Basic Tips for Kitchen RemodelingKitchens come in all shapes and sizes, which accounts for a lot of their challenge -- and a lot of their appeal. The same cabinets, appliances, and surfacing materials can look entirely different in someone else's home than in yours. Stock cabinets can be given a unique look with virtually unlimited specialty finishes and a change of hardware. If your budget can accommodate custom cabinets, your choices are even greater. Countertop materials already come in a great array of choices, but they can be customized even further with special routing or inset bands of another color or material. The same goes for flooring, walls, and in-kitchen dining furniture. So even if your kitchen is small and ordinary, it's not hopeless!
You can transform it into a remarkable space unlike anybody else's. Manufacturers and designers have seen it all, and the end result is that you can have all the amenities you want and need, even in a tiny kitchen. Savvy, space-saving products are available for the owner of the apartment-size condo, co-op, or townhouse kitchen. You'll find that convenience doesn't have to come only in the large economy size.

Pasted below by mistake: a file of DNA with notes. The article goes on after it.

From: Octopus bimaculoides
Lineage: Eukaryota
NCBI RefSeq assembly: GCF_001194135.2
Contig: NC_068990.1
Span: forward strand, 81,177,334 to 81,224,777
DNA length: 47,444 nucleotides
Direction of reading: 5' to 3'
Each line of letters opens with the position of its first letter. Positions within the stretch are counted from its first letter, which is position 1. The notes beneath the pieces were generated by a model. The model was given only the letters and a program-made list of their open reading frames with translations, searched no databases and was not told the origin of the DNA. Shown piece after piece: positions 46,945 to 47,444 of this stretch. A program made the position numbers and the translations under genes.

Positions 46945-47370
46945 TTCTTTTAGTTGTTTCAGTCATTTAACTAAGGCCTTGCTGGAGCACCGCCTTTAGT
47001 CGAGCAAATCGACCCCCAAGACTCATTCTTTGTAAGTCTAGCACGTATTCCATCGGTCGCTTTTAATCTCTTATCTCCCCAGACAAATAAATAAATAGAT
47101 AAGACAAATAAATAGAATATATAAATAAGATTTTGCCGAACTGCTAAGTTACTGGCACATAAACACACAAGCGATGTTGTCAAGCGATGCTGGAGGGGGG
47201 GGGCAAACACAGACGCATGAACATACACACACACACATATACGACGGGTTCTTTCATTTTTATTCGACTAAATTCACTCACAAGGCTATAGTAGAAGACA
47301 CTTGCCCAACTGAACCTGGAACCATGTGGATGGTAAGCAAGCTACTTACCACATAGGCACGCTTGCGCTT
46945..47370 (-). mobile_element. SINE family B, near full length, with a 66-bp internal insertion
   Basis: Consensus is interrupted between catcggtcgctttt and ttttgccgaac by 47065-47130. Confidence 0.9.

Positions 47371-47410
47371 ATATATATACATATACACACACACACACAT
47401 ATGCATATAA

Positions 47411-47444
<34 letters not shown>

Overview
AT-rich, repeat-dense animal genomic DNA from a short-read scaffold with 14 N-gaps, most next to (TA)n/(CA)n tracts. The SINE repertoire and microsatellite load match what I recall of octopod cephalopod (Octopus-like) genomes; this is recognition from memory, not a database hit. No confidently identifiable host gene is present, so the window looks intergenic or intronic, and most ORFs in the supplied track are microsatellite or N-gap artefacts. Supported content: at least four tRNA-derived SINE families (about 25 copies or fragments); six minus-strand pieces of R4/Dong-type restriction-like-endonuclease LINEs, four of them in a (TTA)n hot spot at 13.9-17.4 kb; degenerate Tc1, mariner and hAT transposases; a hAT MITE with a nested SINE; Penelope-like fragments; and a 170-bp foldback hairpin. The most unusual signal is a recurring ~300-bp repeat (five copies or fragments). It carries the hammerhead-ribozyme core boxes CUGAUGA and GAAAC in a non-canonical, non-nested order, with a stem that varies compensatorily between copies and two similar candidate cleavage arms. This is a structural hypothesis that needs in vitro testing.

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These large windows are the focal point of this kitchen.
Whether your space is large or small, and whether the end result you want is pretty or pretty wild, you'll do best if you stick close to the following basic recommendations.
- Try to keep the straight-line distance between the sink, fridge, and cooktop between 12 and 23 feet.
- Position the sink between the other two appliances, since it's used most often. (The sink's location may depend on pre-existing plumbing lines.)
- Allow for 36 inches of counterspace to the right and 30 inches to the left of the range and sink if at all possible; if not, allow a minimum of 24 inches and 18 inches.
- It's tempting to place a tall fridge and built-in wall oven next to each other, but try not to; each needs its own landing space on both sides of the appliance for safety.
- Try to include a minimum of 10 linear feet of both base cabinets and upper cabinets.
- Utilize lazy Susans to make potentially wasted corners fully functional.
- Use pull-out drawers rather than reach-in, conventional cabinets for greatest convenience. If you're retro-fitting existing cabinets, have pull-out trays installed.
- Consider barrier-free design and products. They make life easier for children, pregnant women, and seniors as well as individuals with disabilities. They'll also add to the longevity of your kitchen.